To experience negativity is to be human. When you’re experiencing strong negative feelings, show your child that it’s ok to stop and process what’s happening. You don’t need to be perfect, your kids want to see that you get upset, that you cry, and that you might soothe yourself by reaching for comfort foods. It’s completely normal to experience “emotional eating." Positive or negative emotions drive us to eat and that’s normal. We can both eat as a coping mechanism and process through our feelings by calling a friend, taking time alone, doing some yoga, or practicing a few deep breaths to calm our nervous system. 

08 of 10

Talk About Your Values

Instead of talking about your clothes or your next diet, focus on your values. Spend time talking with your kids about what you value and ask them what they think is important. Talk about the importance of being kind, about being brave, and about failing and getting back up on your feet. 

09 of 10

Eat Without Restriction

Quite possibly, the most important thing on this list is to stop any and all forms of dieting and eat without restriction. Diets don’t work and there’s danger in letting yourself or your child go into an energy deficit as it can trigger future disordered eating behavior. Your child notices everything that you do with food, especially any restrictions. Unless you have an allergy or severe physical reaction or aversion to food, I encourage you to eat a variety of foods with your child. Show them how to eat with joy and pleasure and teach them the importance of connection to others around food, but most importantly connecting to themselves.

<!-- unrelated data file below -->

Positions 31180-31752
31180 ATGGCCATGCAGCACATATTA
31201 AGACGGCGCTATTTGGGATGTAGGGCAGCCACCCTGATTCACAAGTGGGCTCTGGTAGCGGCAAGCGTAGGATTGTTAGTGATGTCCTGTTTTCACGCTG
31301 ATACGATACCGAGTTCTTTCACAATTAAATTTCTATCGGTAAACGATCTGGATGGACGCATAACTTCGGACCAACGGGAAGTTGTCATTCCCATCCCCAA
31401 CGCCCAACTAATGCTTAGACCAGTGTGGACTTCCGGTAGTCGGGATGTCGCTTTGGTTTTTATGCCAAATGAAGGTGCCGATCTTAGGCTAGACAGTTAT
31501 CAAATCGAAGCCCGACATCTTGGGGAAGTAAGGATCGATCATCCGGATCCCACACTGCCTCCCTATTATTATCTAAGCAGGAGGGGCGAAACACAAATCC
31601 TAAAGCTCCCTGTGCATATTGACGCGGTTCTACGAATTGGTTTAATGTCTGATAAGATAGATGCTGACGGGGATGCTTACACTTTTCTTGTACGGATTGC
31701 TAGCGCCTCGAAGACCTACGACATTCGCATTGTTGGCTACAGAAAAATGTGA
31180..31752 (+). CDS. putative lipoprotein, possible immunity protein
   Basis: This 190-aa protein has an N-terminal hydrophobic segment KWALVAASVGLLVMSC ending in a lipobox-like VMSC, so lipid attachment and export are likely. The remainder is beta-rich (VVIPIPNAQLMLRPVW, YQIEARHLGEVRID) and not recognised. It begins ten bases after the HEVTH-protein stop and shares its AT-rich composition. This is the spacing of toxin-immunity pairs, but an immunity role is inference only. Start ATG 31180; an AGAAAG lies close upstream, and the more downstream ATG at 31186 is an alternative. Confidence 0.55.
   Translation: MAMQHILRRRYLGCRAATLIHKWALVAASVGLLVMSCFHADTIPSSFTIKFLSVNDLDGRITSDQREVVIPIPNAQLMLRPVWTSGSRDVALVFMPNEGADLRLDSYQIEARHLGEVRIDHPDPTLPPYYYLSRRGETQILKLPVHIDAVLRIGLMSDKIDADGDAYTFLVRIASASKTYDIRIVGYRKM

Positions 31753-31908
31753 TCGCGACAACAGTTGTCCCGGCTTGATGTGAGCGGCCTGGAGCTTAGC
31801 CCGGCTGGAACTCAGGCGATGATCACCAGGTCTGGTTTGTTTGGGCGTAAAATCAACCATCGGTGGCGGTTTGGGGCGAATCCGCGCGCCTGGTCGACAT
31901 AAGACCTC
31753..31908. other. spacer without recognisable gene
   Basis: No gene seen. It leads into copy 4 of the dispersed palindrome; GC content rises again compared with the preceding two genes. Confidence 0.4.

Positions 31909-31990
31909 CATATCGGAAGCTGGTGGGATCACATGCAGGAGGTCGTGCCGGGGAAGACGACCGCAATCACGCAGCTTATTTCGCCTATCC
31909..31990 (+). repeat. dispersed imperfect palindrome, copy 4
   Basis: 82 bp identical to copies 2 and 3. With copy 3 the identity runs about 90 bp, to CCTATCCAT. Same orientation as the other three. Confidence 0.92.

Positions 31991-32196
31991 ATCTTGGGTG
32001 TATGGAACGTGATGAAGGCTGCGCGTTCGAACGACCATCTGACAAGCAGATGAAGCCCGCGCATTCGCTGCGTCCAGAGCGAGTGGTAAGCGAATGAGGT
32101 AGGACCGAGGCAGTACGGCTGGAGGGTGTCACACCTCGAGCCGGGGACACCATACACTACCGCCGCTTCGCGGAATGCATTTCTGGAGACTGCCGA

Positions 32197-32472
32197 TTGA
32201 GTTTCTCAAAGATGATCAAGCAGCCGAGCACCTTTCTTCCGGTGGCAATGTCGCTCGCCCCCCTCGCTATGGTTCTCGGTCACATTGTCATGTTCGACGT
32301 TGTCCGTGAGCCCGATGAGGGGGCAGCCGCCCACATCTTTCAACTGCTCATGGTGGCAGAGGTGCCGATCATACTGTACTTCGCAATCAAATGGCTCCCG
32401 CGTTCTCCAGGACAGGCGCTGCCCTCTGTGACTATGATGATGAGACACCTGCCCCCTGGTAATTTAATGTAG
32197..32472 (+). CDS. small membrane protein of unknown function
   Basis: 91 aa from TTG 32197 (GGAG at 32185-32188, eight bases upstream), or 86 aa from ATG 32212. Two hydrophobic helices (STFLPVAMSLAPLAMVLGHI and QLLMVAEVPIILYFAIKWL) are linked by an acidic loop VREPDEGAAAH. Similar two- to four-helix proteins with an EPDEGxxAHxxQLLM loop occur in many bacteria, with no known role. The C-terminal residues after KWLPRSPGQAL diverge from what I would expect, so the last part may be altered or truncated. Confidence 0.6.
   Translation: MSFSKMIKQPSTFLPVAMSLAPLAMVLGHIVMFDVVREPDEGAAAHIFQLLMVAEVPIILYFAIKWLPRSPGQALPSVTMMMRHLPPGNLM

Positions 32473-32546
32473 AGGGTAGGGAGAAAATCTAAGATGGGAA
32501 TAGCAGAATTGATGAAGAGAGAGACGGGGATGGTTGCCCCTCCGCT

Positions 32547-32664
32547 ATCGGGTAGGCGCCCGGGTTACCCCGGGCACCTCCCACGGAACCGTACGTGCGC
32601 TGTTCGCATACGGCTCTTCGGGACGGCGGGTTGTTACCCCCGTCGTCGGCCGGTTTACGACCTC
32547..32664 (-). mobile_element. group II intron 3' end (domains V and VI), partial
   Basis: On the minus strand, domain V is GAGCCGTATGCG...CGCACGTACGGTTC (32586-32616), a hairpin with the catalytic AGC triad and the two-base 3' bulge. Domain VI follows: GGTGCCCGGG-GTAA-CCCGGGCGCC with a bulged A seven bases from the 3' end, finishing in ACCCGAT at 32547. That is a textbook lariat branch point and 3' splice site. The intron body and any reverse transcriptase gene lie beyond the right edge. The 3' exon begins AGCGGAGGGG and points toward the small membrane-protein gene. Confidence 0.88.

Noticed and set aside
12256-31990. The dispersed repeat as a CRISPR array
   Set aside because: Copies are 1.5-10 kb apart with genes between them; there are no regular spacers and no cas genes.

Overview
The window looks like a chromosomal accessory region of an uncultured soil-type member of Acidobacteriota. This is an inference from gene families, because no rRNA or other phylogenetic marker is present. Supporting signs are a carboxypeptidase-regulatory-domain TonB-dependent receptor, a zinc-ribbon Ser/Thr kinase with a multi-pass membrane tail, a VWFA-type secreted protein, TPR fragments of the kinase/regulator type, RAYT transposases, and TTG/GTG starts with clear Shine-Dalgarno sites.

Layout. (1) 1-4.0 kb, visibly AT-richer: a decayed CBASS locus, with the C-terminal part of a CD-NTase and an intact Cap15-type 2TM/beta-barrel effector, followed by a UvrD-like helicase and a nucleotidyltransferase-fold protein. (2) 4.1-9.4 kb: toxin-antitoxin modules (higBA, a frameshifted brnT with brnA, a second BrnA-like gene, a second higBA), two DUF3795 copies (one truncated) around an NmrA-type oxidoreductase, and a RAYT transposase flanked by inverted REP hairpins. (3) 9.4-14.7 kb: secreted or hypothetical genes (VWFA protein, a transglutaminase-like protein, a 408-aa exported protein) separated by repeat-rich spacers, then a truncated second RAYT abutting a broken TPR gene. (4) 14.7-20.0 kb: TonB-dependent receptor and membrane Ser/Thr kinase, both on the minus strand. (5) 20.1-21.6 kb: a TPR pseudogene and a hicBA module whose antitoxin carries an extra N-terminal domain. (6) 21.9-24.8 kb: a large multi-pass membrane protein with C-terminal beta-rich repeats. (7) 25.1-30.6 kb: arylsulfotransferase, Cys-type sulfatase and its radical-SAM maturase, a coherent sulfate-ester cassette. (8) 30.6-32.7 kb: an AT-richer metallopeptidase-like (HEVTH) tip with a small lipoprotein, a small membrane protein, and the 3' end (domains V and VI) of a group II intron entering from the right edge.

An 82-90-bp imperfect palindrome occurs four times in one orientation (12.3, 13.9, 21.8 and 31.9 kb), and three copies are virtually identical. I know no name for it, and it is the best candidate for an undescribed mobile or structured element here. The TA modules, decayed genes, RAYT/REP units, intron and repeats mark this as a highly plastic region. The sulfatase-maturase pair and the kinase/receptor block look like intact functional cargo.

10 of 10

Stop Telling Your Friends They Look Good if They Lose Weight

When your child hears you praise other people for weight loss, they will inevitably notice and register that you value thinness and that you’re judging outer appearances. The truth is that you never know why someone has lost weight. It could be a result of a disease like cancer, depression or trauma related. Complimenting someone during a difficult time can be really problematic. If another friend wants to talk about your bestie’s weight loss, change course by saying she looks great no matter what and redirect the conversation.

My mom did the best with the information she had and I love her dearly. I hope this information inspires you to teach your children how to build a better relationship with food so that they can look at themselves in any three way mirror with confidence and smile.